Since the seminal case of McCulloch v. Maryland, authored by Chief Justice John Marshall, Congress has had wide latitude when choosing how to accomplish its objectives: “If the end be legitimate, and within the scope of the Constitution, all the means which are appropriate, which are plainly adapted to that end, and which are not prohibited, may constitutionally be employed to carry it into effect.” In other words, courts defer to Congress when it chooses one approach over another to accomplish legitimate policy goals.
But we should not lose sight of the fact that DAPA is not an act of Congress, but a unilateral exertion of executive power. Rather than representing the wisdom of Congress — the branch that can set policy — DAPA amounts to a brazen effort to rewrite the law in the president’s own image. The implausible “national security” argument — which is entirely at odds with anything Congress has ever thought of — solidifies the gap between the executive and the legislative branches.
If Congress were to pass a statute that provided work benefits to undocumented immigrants to promote national security, some might doubt its efficacy, but the judiciary would have no license to question its wisdom. DAPA presents an entirely different calculus. To determine whether the president is adhering to his constitutional duty to “take care that the laws be faithfully executed,” we must determine whether the president is acting in good faith to comply with the laws, or deliberately deviating from them to achieve a contrary policy. The president’s own flimsy arguments in court, which crumble under the laxest scrutiny, demonstrate what DAPA is really about. The judiciary need not defer to this tendentious position, and should recognize it for what it is — a mere smokescreen to allow the president to write his own laws.
Promote public safety
To borrow from another area of the law, this bold act of non-enforcement is a “great power” unto itself that cannot be bootstrapped to the more conventional notion of increasing the efficiency of background checks.
I appreciate that the posture of the case primarily concerns the APA Clause, and not the Take Care clause, but as I argued before, the Heckler v. Cheney “complete abdication” test offers a useful framework to think about the President’s duty of faithful action.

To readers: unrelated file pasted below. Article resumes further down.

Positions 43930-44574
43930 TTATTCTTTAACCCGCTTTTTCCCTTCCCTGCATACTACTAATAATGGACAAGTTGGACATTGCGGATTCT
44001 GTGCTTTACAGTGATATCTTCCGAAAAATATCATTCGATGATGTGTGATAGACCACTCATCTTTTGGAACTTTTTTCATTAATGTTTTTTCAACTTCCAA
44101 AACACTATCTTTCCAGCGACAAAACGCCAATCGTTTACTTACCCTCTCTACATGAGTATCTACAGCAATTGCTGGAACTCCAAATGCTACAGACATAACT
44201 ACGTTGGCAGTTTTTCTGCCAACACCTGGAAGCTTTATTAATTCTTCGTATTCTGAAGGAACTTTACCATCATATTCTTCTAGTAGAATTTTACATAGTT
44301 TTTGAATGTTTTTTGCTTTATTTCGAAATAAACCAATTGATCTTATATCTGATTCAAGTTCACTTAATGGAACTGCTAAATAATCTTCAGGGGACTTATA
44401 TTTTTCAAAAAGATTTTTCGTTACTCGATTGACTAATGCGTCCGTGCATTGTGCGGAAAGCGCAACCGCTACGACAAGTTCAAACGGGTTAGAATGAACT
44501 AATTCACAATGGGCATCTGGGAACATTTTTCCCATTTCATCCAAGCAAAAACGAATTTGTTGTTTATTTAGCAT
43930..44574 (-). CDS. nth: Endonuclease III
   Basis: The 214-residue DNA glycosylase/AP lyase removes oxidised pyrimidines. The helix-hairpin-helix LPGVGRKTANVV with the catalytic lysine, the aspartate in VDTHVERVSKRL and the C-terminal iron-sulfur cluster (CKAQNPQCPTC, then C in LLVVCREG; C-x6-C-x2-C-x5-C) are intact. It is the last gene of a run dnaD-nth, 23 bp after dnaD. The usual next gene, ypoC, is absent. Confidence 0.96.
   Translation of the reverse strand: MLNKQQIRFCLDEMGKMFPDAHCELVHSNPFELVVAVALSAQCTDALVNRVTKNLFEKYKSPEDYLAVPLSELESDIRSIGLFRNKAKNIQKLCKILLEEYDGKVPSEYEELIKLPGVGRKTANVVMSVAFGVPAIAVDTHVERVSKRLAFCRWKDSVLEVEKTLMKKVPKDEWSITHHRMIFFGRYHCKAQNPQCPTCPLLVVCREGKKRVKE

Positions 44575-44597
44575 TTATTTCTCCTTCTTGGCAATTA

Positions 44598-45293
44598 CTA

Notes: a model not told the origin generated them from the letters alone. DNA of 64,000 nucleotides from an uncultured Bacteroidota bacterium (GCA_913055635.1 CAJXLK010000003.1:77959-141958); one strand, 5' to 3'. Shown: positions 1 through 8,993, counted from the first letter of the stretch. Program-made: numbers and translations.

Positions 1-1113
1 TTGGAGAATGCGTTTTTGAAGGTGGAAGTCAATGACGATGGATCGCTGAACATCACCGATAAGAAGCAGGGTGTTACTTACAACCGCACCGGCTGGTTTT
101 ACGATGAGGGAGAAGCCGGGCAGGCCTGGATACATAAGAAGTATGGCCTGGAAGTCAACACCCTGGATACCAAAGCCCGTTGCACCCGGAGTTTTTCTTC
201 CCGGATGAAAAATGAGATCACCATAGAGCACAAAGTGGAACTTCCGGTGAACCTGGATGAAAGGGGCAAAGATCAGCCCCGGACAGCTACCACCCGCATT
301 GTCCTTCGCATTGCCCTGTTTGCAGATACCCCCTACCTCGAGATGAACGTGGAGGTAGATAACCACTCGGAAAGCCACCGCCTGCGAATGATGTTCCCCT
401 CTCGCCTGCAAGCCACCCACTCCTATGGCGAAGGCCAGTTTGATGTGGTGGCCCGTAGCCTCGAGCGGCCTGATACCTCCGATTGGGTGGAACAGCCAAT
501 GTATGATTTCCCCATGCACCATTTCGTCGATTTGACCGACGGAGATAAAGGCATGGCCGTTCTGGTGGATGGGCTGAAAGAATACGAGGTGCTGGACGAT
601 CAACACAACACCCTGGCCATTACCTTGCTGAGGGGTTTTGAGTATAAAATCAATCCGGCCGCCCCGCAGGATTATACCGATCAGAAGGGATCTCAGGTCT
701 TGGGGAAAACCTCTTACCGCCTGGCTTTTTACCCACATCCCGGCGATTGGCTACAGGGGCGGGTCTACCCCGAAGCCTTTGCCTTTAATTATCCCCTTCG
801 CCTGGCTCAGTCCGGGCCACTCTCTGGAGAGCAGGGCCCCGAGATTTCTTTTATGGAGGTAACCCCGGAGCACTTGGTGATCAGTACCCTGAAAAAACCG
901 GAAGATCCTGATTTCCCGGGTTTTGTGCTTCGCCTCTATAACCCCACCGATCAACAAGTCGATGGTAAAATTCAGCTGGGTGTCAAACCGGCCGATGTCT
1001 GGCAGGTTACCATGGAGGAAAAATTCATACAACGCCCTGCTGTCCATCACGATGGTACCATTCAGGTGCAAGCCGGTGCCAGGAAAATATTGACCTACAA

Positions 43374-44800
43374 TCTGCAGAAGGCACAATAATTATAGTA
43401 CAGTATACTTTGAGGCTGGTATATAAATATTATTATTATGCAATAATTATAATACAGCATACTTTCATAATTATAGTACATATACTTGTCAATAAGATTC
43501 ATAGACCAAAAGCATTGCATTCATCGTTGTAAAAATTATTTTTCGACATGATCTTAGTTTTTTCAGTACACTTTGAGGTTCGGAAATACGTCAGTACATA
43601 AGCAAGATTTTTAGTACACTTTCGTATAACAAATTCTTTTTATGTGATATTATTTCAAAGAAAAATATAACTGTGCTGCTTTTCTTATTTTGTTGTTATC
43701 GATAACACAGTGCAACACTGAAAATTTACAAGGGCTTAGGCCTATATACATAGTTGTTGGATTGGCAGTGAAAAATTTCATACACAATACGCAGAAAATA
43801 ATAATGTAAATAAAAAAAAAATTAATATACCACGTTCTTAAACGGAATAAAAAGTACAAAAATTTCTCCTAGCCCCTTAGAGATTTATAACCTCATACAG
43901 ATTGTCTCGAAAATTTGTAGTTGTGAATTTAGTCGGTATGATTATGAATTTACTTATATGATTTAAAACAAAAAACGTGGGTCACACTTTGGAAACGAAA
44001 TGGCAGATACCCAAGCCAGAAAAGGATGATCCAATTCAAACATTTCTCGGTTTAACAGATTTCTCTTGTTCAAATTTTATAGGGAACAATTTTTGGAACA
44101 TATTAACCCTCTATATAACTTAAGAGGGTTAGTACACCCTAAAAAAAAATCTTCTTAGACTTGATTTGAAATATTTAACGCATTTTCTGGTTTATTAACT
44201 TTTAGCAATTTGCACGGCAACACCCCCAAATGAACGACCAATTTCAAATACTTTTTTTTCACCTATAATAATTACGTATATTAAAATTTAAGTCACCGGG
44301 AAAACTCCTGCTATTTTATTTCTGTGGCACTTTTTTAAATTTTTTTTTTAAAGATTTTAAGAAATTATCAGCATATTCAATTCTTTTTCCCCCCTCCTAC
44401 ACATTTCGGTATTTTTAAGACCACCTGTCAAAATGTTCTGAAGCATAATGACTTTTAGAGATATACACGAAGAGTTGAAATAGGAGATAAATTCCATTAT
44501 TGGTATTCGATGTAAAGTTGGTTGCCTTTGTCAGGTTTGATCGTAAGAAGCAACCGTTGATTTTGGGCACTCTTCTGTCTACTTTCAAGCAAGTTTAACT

Update: I sent this note to a colleague, which I think may clarify the issue:
The issue before Judge Hanen was whether the government could continue to set priorities to protect national security while his injunction was in place. Ostensibly this is the same question that is before the 5th Circuit.
The DAAG explained that the government could not, because the Secretary found that the work authorization–enjoined by Judge Hanen–was needed as an “incentive” to get people to “come out of the shadows” and sign up. The prioritization alone, in the absence of the work authorization, would not be adequate. This was the government’s position, and not a bizarro universe.
If the government had just deferred the deportation of 5 million aliens, without providing the work authorization (and other related benefits), I don’t think it would have been nearly as much of a problem. That approach would more-or-less maintain the status quo we have today where only ~400,000 can be deported annually. But DAPA goes much further, and in my mind crosses the line. It vests them with a host of benefits that amounts to an effort to give them a quasi-lawful status that is beyond anything Congress has ever sanctioned, and will be very difficult politically to ratchet it back. This, in part, is what renders it not in “good faith,” under the “Take Care” clause.
Relatedly, this isn’t controlled by Necessary and Proper, but the bootstrapping argument here reminded me of the Chief’s opinion in NFIB where he held that the Necessary and Proper clause would not reach to a mandate, even if it would make the regulation of the health insurance market more efficient. Ditto here, the President’s decision to alter the status quo for 5 million aliens by giving them quasi-lawful status is not “proper,” even if it makes the immigration system more “convenient,” or makes national security stronger. It is the bootstrapping that crosses the line.
I recognize that we don’t have much caselaw here, and I am offering novel theories, which I gladly concede are not entitled to any deference.
Update 2: Let me try explaining this a different way. The end of giving deferred action and work benefits is not illegitimate, as McConnell argues. Rather the means of how the President has achieved these ends are illegitimate. This is why I brought up the Necessary & Proper doctrine. It may be convenient for the President to implement DAPA in order to make the prioritization more effective, but I think its propriety is judged against the good faith standards of the Take Care clause. Taking the unprecedented step of conferring deferred action + work authorization on millions who have no prospect of a visa, as a means to prioritize aliens and make identification easier, is a case where the lesser power (prioritization) is dwarfed by the greater power of (temporarily) exempting millions from the enforcement power. This is why I use the image of the tail wagging the dog. I discuss the “good faith” standard in my article (which I will be updating shortly when the next round of edits arrive), but the “incentives” argument makes the case for not acting in good faith even stronger.